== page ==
Before I start, one thing needs to be made absolutely clear: I detest and despise editing. But, as all writers know, you can’t just be sending your first drafts off to literary magazines without so much as a read-over, so the beast must be faced. I’m not much of a hardcore editor, though, so I have a system that skirts around the actual editing as much as possible to keep the suffering brief. I have a sinking feeling that it’s going to break down pretty soon as I continue my editing of The Novel.
Without further unnecessary and irrelevent ado, here it is: The Wimp’s Guide to Editing.
- Draft without a care in the world. When drafting, I try my hardest not to think about the finished product or the editing that will ensue. This makes the revision itself worse, yes, but it puts it off. Procrastination is something I particularly pride myself on.
- Force other people to read it. Never, under any circumstances, try to be a wimpy editor without some beta readers on hand. Online writing buddies are good for this–if you have like-minded real-life friends, all the better. Your beta readers should pick out most of the major issues in your piece. Having others read towards the beginning of editing shortens the process, as well, since you’ll be getting outsiders’ reactions as part of the deal.
- Fix according to others’ suggestions. If you agree with your beta readers, or at least see their points, then you should fix the things they had major problems with now. Continue to put off your own examination of the piece.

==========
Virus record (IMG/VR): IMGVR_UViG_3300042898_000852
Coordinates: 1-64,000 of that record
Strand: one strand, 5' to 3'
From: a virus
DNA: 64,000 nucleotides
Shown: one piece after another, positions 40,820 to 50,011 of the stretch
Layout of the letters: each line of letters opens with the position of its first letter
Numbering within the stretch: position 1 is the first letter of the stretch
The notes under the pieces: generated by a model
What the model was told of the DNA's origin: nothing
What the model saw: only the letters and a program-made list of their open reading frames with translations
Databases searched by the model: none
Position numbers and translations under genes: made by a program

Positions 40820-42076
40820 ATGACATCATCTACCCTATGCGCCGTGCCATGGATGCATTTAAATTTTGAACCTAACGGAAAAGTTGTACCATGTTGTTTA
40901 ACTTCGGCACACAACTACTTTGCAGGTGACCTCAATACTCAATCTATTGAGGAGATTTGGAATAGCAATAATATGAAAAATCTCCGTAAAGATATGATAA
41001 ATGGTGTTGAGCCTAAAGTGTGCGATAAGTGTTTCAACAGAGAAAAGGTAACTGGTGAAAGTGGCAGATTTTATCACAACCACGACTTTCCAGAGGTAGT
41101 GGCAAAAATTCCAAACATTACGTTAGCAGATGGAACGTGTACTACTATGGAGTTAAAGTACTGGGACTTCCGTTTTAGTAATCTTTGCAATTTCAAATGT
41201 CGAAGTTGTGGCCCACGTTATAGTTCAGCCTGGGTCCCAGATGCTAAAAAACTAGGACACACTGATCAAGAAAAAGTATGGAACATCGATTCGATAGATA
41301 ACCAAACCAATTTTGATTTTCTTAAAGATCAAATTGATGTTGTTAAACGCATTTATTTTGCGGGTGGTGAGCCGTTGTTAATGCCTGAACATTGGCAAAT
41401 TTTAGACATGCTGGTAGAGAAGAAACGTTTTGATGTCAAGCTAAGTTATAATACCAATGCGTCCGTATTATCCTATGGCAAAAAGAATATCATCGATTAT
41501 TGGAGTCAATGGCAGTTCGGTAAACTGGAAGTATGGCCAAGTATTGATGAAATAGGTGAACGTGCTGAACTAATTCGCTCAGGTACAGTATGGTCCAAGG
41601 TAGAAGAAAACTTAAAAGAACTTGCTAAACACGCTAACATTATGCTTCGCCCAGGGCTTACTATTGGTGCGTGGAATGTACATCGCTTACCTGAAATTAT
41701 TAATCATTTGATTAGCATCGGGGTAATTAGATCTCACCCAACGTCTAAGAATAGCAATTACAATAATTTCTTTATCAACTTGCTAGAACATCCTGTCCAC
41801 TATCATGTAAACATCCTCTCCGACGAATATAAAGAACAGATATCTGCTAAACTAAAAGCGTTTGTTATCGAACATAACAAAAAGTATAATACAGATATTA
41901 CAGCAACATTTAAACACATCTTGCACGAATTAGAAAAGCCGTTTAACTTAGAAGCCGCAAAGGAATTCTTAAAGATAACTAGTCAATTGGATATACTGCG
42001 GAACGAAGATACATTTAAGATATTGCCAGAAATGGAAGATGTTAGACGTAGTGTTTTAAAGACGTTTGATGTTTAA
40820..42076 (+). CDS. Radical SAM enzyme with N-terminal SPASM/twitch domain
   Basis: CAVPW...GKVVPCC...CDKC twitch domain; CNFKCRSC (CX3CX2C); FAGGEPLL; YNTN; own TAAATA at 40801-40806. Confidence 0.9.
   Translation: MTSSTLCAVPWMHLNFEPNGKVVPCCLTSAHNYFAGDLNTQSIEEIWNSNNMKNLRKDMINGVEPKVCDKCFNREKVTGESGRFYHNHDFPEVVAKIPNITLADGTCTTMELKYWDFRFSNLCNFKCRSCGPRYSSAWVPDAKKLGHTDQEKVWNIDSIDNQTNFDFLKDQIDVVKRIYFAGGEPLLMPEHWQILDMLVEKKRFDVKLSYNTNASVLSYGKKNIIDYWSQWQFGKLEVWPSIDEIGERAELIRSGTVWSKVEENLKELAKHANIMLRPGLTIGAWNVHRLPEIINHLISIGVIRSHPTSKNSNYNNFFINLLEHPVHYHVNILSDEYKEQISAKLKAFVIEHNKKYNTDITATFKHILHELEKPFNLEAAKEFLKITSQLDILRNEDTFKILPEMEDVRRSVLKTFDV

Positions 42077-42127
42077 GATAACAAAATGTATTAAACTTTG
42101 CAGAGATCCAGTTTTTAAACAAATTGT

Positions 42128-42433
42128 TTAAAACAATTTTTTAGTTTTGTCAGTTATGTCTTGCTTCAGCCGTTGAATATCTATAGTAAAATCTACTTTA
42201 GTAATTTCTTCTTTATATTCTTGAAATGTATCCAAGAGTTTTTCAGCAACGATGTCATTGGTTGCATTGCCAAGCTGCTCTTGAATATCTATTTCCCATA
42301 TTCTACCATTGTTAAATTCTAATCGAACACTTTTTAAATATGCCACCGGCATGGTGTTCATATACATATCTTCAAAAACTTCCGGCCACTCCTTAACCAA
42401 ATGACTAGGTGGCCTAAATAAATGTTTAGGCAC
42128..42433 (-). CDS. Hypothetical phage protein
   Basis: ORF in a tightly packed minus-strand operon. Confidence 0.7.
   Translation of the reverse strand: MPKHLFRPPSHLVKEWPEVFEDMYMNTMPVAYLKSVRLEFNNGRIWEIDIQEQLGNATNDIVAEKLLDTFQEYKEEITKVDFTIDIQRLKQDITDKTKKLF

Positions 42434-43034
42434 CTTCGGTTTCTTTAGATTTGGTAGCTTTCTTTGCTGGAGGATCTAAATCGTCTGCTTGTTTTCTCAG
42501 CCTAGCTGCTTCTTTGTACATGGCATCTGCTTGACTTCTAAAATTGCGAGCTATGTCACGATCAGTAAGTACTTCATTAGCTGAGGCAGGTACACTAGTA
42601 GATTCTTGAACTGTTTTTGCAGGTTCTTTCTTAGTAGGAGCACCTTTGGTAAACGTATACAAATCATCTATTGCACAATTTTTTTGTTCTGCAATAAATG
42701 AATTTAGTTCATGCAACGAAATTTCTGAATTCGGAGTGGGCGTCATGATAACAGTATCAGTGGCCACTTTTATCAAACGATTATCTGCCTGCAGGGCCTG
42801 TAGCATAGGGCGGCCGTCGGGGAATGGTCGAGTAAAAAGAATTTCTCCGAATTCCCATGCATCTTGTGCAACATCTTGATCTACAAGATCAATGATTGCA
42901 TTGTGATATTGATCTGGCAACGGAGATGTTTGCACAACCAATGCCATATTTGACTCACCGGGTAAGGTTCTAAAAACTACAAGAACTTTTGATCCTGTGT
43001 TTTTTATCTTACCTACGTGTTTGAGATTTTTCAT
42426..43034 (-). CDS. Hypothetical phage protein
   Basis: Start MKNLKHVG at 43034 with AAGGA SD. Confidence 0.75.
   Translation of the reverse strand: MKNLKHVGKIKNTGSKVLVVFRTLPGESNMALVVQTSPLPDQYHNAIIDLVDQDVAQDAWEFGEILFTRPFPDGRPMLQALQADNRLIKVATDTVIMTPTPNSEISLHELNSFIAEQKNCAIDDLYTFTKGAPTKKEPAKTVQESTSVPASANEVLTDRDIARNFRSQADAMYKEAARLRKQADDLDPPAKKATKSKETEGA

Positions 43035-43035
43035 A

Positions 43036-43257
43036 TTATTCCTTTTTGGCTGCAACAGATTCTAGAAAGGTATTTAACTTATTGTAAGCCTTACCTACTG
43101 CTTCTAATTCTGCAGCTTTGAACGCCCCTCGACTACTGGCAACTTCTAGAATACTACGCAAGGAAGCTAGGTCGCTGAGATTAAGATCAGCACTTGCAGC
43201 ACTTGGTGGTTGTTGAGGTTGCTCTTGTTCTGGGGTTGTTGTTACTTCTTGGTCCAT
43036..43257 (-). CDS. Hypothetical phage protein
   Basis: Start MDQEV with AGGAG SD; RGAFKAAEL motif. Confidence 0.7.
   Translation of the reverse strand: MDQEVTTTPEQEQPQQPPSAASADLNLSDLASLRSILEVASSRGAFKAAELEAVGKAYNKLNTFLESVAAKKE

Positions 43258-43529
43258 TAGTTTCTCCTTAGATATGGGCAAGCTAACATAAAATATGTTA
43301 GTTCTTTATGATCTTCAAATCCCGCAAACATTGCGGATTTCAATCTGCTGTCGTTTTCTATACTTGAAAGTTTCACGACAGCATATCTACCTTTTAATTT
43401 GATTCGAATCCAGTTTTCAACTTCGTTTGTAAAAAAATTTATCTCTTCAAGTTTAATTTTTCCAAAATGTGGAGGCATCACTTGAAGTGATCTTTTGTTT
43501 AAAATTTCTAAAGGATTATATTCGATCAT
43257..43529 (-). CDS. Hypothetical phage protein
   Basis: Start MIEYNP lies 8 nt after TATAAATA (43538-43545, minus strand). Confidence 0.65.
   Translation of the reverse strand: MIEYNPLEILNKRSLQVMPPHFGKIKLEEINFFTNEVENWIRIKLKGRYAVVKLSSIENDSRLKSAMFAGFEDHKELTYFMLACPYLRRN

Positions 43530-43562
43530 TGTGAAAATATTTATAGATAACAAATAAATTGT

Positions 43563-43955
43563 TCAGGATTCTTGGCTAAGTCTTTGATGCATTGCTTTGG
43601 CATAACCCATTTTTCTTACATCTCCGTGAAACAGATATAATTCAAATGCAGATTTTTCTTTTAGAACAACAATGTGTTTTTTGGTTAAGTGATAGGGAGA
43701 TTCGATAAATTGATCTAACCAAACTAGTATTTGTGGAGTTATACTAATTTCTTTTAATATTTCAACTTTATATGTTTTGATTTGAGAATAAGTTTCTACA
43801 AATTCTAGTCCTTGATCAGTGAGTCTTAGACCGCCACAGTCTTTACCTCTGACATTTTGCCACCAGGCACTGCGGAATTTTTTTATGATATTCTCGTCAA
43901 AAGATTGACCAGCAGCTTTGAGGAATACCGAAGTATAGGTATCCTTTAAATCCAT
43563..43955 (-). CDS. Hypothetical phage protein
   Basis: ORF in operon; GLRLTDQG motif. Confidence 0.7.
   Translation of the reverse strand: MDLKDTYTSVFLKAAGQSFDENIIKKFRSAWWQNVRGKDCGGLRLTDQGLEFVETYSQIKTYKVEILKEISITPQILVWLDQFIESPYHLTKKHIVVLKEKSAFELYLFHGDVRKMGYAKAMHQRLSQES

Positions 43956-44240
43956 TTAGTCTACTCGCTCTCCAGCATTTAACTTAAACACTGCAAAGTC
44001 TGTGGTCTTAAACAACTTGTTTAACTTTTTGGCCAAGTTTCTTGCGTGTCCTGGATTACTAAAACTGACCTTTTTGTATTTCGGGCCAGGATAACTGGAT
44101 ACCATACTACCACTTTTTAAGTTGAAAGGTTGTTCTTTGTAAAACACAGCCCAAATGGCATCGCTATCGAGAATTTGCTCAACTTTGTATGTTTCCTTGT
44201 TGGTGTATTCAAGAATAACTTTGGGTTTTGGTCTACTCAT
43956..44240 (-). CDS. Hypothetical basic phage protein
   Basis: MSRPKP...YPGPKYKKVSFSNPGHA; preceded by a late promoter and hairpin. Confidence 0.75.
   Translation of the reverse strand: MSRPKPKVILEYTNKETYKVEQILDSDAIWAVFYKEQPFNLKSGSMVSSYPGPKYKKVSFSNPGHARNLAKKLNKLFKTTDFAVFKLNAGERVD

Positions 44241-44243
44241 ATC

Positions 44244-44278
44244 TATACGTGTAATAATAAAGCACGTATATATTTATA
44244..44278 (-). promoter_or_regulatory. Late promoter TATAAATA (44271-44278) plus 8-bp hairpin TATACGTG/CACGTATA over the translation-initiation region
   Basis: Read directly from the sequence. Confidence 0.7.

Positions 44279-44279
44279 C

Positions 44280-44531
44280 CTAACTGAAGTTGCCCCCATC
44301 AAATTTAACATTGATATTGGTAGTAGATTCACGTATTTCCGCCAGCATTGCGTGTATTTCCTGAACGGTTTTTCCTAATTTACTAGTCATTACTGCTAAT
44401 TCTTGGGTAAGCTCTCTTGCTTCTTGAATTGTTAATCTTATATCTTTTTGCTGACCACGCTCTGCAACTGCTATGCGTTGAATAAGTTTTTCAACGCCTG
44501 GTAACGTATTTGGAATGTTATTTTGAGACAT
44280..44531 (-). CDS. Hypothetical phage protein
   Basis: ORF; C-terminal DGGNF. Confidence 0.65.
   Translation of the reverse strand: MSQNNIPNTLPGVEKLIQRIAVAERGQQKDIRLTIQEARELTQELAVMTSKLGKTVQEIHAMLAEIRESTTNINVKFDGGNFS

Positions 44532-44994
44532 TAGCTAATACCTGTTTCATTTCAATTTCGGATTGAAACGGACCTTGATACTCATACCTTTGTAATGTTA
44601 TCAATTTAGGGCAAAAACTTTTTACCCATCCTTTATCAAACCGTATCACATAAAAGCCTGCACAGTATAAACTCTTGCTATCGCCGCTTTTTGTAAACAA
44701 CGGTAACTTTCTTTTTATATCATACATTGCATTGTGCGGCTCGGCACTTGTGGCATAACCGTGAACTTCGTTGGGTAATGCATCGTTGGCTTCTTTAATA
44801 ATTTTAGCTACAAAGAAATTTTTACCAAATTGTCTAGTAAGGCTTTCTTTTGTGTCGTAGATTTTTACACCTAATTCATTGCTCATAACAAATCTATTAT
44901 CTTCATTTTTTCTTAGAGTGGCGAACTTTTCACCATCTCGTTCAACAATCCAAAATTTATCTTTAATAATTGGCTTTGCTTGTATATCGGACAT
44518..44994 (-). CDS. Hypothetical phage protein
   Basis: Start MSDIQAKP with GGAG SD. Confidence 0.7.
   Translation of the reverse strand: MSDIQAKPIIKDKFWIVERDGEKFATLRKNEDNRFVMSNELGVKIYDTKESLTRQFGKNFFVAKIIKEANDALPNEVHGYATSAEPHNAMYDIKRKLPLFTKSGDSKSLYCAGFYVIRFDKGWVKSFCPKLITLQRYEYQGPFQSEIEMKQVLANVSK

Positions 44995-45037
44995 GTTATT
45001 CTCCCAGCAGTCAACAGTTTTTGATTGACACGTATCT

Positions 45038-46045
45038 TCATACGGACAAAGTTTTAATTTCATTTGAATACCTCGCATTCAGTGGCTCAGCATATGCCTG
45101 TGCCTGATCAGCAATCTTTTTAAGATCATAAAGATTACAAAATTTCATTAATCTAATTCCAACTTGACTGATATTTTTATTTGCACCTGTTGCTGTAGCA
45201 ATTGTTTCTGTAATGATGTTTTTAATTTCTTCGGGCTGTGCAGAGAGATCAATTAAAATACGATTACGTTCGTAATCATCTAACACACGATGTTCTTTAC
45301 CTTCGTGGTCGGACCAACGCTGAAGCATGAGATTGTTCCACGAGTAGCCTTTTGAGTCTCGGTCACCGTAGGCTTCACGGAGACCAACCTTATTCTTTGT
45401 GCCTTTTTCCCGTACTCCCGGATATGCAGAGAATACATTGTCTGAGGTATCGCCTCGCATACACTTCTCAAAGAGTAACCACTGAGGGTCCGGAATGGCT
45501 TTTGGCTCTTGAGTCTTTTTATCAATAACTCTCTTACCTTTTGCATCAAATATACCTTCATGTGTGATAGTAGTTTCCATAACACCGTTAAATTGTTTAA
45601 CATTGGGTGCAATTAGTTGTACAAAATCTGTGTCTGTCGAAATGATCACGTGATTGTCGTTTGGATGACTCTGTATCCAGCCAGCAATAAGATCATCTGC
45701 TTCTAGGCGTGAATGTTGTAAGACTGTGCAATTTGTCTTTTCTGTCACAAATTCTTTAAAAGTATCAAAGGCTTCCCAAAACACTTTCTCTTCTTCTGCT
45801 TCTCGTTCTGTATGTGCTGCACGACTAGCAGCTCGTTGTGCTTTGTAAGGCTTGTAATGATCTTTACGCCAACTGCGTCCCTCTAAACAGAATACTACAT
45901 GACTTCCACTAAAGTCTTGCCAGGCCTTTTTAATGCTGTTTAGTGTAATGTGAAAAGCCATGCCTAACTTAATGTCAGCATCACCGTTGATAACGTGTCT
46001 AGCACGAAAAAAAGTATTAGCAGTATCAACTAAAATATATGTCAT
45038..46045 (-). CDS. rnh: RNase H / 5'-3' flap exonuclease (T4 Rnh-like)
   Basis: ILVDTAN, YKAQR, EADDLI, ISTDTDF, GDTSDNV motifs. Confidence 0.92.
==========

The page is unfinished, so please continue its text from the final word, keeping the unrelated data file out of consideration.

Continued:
- Be nitpicky. Be a proofreader now, and go through the piece looking for errors in spelling, grammar, and logic. Proofreading is usually treated as a final step in the editing process, but I like to take it on earlier. You can continue to procrastinate as you become more familiar with the story’s potential flaws and good points.
- Bite the bullet. Now you need to face the facts and actually do some of your own editing. Force yourself to see what’s wrong with the story. Make yourself see problems with the plot, spot awkwardly worded sentences, and decide which parts need to be removed, reduced, or expanded. This is undoubtably the hardest part of my writing cycle, but it needs to be done.
- Go back to Step Two and repeat until satisfied. Your story will never be considered perfect by everyone, but the editing has to stop somewhere. Otherwise, how would anything ever be published? That’s right, it wouldn’t. And not every story is going to become fully fit to see the light of day–just ask Anne Bradstreet. Stay wimpy, writers.